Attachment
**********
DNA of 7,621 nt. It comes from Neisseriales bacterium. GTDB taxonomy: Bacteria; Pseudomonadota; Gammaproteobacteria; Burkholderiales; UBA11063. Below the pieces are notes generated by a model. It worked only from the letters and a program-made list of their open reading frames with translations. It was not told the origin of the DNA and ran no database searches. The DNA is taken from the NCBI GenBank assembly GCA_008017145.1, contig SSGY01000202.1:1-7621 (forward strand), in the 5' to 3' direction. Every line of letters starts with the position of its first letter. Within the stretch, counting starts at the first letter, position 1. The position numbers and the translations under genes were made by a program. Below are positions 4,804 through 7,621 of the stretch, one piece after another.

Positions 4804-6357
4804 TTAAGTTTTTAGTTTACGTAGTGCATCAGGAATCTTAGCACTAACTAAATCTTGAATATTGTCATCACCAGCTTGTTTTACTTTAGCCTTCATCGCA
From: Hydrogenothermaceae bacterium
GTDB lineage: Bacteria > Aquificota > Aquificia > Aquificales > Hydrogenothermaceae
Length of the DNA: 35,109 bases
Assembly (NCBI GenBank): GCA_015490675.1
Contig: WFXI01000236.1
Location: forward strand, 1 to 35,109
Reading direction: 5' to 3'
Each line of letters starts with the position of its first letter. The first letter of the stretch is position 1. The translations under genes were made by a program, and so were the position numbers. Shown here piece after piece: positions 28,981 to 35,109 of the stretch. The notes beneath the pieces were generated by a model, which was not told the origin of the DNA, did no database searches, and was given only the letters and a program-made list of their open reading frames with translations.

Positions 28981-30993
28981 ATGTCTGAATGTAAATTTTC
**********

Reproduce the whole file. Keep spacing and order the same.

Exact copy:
DNA of 7,621 nt. It comes from Neisseriales bacterium. GTDB taxonomy: Bacteria; Pseudomonadota; Gammaproteobacteria; Burkholderiales; UBA11063. Below the pieces are notes generated by a model. It worked only from the letters and a program-made list of their open reading frames with translations. It was not told the origin of the DNA and ran no database searches. The DNA is taken from the NCBI GenBank assembly GCA_008017145.1, contig SSGY01000202.1:1-7621 (forward strand), in the 5' to 3' direction. Every line of letters starts with the position of its first letter. Within the stretch, counting starts at the first letter, position 1. The position numbers and the translations under genes were made by a program. Below are positions 4,804 through 7,621 of the stretch, one piece after another.

Positions 4804-6357
4804 TTAAGTTTTTAGTTTACGTAGTGCATCAGGAATCTTAGCACTAACTAAATCTTGAATATTGTCATCACCAGCTTGTTTTACTTTAGCCTTCATCGCA
From: Hydrogenothermaceae bacterium
GTDB lineage: Bacteria > Aquificota > Aquificia > Aquificales > Hydrogenothermaceae
Length of the DNA: 35,109 bases
Assembly (NCBI GenBank): GCA_015490675.1
Contig: WFXI01000236.1
Location: forward strand, 1 to 35,109
Reading direction: 5' to 3'
Each line of letters starts with the position of its first letter. The first letter of the stretch is position 1. The translations under genes were made by a program, and so were the position numbers. Shown here piece after piece: positions 28,981 to 35,109 of the stretch. The notes beneath the pieces were generated by a model, which was not told the origin of the DNA, did no database searches, and was given only the letters and a program-made list of their open reading frames with translations.

Positions 28981-30993
28981 ATGTCTGAATGTAAATTTTC